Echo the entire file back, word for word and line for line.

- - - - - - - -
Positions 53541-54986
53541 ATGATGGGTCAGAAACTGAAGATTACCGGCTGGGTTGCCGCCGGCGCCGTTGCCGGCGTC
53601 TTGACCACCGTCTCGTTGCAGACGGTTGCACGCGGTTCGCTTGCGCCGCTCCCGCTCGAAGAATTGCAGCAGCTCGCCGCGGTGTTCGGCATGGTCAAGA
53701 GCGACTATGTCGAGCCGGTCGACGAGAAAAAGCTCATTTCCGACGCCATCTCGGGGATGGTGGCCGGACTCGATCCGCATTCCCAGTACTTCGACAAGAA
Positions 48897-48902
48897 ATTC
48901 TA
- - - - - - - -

Positions 53541-54986
53541 ATGATGGGTCAGAAACTGAAGATTACCGGCTGGGTTGCCGCCGGCGCCGTTGCCGGCGTC
53601 TTGACCACCGTCTCGTTGCAGACGGTTGCACGCGGTTCGCTTGCGCCGCTCCCGCTCGAAGAATTGCAGCAGCTCGCCGCGGTGTTCGGCATGGTCAAGA
53701 GCGACTATGTCGAGCCGGTCGACGAGAAAAAGCTCATTTCCGACGCCATCTCGGGGATGGTGGCCGGACTCGATCCGCATTCCCAGTACTTCGACAAGAA
Positions 48897-48902
48897 ATTC
48901 TA